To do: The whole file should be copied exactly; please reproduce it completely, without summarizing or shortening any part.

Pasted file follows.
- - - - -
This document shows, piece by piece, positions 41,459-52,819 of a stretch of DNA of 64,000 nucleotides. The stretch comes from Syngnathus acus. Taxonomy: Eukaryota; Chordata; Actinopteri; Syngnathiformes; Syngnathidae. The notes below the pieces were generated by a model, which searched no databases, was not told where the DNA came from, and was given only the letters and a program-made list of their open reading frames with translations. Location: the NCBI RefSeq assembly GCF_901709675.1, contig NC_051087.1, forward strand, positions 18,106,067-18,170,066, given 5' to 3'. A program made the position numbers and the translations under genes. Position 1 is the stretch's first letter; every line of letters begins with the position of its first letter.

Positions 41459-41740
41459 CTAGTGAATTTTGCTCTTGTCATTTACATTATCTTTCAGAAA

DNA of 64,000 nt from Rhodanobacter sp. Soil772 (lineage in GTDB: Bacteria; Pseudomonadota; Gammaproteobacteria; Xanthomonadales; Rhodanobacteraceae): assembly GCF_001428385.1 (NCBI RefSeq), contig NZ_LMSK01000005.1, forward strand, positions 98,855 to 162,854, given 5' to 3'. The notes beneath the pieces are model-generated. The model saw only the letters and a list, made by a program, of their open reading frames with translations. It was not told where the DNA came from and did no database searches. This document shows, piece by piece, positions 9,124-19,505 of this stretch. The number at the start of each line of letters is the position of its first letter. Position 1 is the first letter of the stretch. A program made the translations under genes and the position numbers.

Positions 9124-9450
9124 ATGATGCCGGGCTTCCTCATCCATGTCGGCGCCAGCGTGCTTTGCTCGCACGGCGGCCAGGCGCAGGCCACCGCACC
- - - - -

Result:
This document shows, piece by piece, positions 41,459-52,819 of a stretch of DNA of 64,000 nucleotides. The stretch comes from Syngnathus acus. Taxonomy: Eukaryota; Chordata; Actinopteri; Syngnathiformes; Syngnathidae. The notes below the pieces were generated by a model, which searched no databases, was not told where the DNA came from, and was given only the letters and a program-made list of their open reading frames with translations. Location: the NCBI RefSeq assembly GCF_901709675.1, contig NC_051087.1, forward strand, positions 18,106,067-18,170,066, given 5' to 3'. A program made the position numbers and the translations under genes. Position 1 is the stretch's first letter; every line of letters begins with the position of its first letter.

Positions 41459-41740
41459 CTAGTGAATTTTGCTCTTGTCATTTACATTATCTTTCAGAAA

DNA of 64,000 nt from Rhodanobacter sp. Soil772 (lineage in GTDB: Bacteria; Pseudomonadota; Gammaproteobacteria; Xanthomonadales; Rhodanobacteraceae): assembly GCF_001428385.1 (NCBI RefSeq), contig NZ_LMSK01000005.1, forward strand, positions 98,855 to 162,854, given 5' to 3'. The notes beneath the pieces are model-generated. The model saw only the letters and a list, made by a program, of their open reading frames with translations. It was not told where the DNA came from and did no database searches. This document shows, piece by piece, positions 9,124-19,505 of this stretch. The number at the start of each line of letters is the position of its first letter. Position 1 is the first letter of the stretch. A program made the translations under genes and the position numbers.

Positions 9124-9450
9124 ATGATGCCGGGCTTCCTCATCCATGTCGGCGCCAGCGTGCTTTGCTCGCACGGCGGCCAGGCGCAGGCCACCGCACC